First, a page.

It’s not discrimination for an employer to offer training to some employees but not others—if the training doesn’t lead to greater pay, advancement opportunities or other tangible benefits. Simply put, employers don’t have to worry about discrimination lawsuits if their decisions are based on solid business reasons.
Recent case: Dana Harris, who is a Muslim, worked at a Shop ’n Save store as a cashier. Nonsupervisory employees worked either as cashiers or at a customer service center in the store. Cashiers, customer service employees and the store’s customer service manager all received the same wages and benefits and worked under the same employment terms.
The trouble began when Harris was denied training to become a customer service manager. She sued, claiming Shop ’n Save didn’t provide training to her because of her religion.
But Shop ’n Save pointed out that the position for which she wanted to be trained was in name only. Since customer service managers got the same pay and benefits, and the position wasn’t a step up the career ladder, it couldn’t be considered a promotion.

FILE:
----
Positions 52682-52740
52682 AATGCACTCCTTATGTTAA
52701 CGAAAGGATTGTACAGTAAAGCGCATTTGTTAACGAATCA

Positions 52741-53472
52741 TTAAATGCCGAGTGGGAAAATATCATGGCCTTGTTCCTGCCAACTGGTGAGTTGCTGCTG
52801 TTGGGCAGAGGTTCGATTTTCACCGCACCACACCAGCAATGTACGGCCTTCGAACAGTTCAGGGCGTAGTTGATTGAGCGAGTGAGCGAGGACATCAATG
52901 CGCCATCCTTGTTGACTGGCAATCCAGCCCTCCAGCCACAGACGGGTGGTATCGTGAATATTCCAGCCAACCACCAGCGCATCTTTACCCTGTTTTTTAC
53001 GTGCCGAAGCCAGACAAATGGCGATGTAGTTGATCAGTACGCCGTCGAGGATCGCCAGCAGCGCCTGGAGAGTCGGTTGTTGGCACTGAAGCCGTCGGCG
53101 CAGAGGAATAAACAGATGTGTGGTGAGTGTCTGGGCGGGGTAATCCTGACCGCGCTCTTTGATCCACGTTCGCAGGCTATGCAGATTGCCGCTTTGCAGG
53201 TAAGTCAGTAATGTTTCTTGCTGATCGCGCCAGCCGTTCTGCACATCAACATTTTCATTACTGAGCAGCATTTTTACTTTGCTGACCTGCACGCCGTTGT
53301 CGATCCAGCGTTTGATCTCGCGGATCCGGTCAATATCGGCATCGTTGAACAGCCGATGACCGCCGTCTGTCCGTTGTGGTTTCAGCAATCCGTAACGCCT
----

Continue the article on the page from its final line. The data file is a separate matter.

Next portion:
The 3rd Circuit Court of Appeals upheld a lower court’s dismissal of the religious discrimination lawsuit that found Harris had not suffered an “adverse employment” decision. Failing to receive the training did not cost her a promotion opportunity or additional pay and benefits. The court concluded that even if she could have shown that her religion was the reason she was turned down for training, she still couldn’t win the case because she had lost nothing. (Harris v. Supervalue Holdings, No. 07-3004, 3rd Cir., 2008)
Final note: The result might have been different if Harris had shown that the training she didn’t get was a prerequisite to further promotions.
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